Thursday, October 30, 2008

Giving Us Something We Can Feel.

I had had my doubts about the Obama “infomercial” that was going to be broadcast on seven major stations last night. I didn’t trust Americans to be too happy about having their escapist sitcoms or the World Series pre-game show pre-empted by some black guy talking about his life. It had the potential to be so cloyingly self-serving, so presumptuous – it was risky.

And I still don’t know how your average American perceived it. I expect that it’s like much else; if you had already planned to vote for Obama, you still will, and if you didn’t, you still won’t. But if you had already been planning to vote for Obama – boy, can you feel really, really good about it.

Obama has a wonderful voice; perfectly suited to narration, and to conveying a sense of calm reassurance. “Hey,” it soothes, “I’ve got your back. Stick with me and everything is going to work out OK.” And it turns out that while the commercial had plenty of subtle reassurances that he is just like any other American – raised by a single mother with a strong work ethic who spent the last weeks of her life fighting with insurance companies over health care coverage – it was not at all heavy handed. In fact, the commercial was much more about letting people know that he understands the true dilemmas that are facing Americans.

Vignettes of four families were presented to make his point. In each case, because of some kind of all too typical circumstance, the families found themselves struggling to make ends meet and to hold on to what they had. An older couple in Ohio had owned their house outright, but had had to take out a mortgage on it when her medications became too expensive to afford with their retirement savings. The husband had to cut short his retirement and go back to work. The scene of him clipping his Wal-Mart badge onto his vest was poignant and, for me, thought-provoking.*

Each of these stories ripped at my heart, as they were surely designed to do, and their purpose was clear. The “left” is all too often painted by the Republicans as disconnected from the problems and the values of average Americans, which is, of course, ridiculous. The Republicans discovered the common man themselves only recently, and they’ve been trying to sell him a bill of goods ever since. These stories showed not only that Obama recognizes the average American and understands his or her problems, but that he has devoted real time to thinking about those problems and coming up with solutions. His goal was to show that he “gets” America – and he did.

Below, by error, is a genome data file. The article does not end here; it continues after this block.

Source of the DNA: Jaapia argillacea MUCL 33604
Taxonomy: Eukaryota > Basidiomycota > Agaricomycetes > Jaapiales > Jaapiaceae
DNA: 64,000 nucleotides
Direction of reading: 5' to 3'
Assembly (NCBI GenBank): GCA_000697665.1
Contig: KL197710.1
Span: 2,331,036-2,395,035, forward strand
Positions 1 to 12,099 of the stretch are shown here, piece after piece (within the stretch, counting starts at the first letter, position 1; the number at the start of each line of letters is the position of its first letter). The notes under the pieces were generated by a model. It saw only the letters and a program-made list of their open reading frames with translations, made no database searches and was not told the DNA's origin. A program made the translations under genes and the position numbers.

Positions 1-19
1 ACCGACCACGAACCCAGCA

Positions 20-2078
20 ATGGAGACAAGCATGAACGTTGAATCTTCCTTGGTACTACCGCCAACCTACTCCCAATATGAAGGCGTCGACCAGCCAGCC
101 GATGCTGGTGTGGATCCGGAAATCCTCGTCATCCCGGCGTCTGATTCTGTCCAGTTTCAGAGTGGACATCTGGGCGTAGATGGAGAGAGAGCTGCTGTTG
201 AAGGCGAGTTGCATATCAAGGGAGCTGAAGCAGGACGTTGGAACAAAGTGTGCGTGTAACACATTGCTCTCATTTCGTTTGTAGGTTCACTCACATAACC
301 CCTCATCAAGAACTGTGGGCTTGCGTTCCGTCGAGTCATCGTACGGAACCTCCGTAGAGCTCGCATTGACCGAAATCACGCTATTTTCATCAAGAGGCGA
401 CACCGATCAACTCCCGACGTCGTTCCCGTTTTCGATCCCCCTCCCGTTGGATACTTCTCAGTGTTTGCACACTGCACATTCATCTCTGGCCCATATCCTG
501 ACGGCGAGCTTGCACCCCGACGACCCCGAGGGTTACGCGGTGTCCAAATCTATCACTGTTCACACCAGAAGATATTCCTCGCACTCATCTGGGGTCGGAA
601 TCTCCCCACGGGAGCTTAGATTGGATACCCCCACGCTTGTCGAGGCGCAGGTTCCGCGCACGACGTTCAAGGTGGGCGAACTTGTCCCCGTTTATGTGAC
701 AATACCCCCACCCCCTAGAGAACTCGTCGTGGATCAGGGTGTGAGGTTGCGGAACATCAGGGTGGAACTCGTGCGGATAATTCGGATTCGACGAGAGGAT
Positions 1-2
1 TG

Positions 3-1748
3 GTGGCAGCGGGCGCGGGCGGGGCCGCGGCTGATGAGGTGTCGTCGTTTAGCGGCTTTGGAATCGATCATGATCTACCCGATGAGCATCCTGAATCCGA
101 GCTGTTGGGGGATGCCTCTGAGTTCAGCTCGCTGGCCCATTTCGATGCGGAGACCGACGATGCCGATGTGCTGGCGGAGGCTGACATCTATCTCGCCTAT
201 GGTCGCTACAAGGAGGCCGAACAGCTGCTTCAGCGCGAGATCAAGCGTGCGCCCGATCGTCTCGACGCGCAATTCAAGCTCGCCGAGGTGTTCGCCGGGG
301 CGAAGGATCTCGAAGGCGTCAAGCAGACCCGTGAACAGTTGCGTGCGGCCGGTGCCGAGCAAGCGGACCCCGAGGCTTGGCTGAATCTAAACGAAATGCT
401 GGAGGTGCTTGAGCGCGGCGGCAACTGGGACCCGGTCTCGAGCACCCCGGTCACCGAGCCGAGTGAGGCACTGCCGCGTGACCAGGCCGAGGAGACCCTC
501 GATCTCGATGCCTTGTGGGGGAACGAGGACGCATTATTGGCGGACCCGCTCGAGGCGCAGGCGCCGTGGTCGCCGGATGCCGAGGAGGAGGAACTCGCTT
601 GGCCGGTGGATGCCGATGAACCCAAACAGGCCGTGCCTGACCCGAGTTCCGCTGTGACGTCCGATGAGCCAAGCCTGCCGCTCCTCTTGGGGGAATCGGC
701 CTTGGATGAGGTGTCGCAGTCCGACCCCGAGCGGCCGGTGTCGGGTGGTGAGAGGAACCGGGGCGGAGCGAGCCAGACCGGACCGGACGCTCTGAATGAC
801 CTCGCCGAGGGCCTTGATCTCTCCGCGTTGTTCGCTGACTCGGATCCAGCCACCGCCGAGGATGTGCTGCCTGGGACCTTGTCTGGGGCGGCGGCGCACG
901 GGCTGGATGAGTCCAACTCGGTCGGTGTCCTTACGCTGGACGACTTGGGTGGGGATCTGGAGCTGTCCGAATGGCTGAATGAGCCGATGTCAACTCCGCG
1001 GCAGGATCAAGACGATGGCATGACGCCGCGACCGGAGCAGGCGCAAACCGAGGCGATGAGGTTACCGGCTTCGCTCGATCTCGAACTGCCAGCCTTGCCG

*Thought-provoking because on one hand, to some Wal-Mart represents the worst example of a monolithic corporation that has insinuated itself into our communities and pushed out smaller businesses that can’t compete. On the other, it seems to have provided a lot of these post-retirement jobs for people who either need or want to keep working. But which came first? Is Wal-Mart a cause or a solution to the problem?


Broady said...

I have it recorded on my DVR, since we weren't home last night. Probably will watch it this evening, although I am feeling a little inundated with the constant barrage of the Obama message... it's interesting (and sad if you're voting for McCain) that the drastic disparity in the candidate's campaign coffers is so evident just by watching a little tv or browsing the internet. *sigh*

Cindy said...

I'm hoping it will at least challenge conservatives who think Obama is someone to fear. Because they really should get used to the idea. . . .

Broady said...

I watched it yesterday, he and his production team did a good job of poignantly framing issues that face so many Americans right now. He certainly does come across as likeable, and someone who has a thoughtful, intellectual approach to problem solving. I don't fear him or hold rancor toward him, but I do have some deep fundamental and philosophical differences in how I think some things should be done (which does not mean I fall in line w/ Bush, either). Honestly, I fear Obama acting in concert with Democratic controlled legislative branch than any one person. But I suppose liberals have lived with the opposite scenario in the past, as well. I'll respect, if not relish, the results of the democratic process, even if/when they don't go my way.

Kimberly said...

I found myself crying at a few points (like the poor guy who worked all his life only to have his company go backrupt after squandering his pension). It is scary what is happening to all of us.

At the end I figured, how could you not love him after watching that? Only to be deflated by the likes of Elizabeth Hasselhoefer saying that she thought it was boring.

It is so obvious to me, but maybe I just pay too much attention.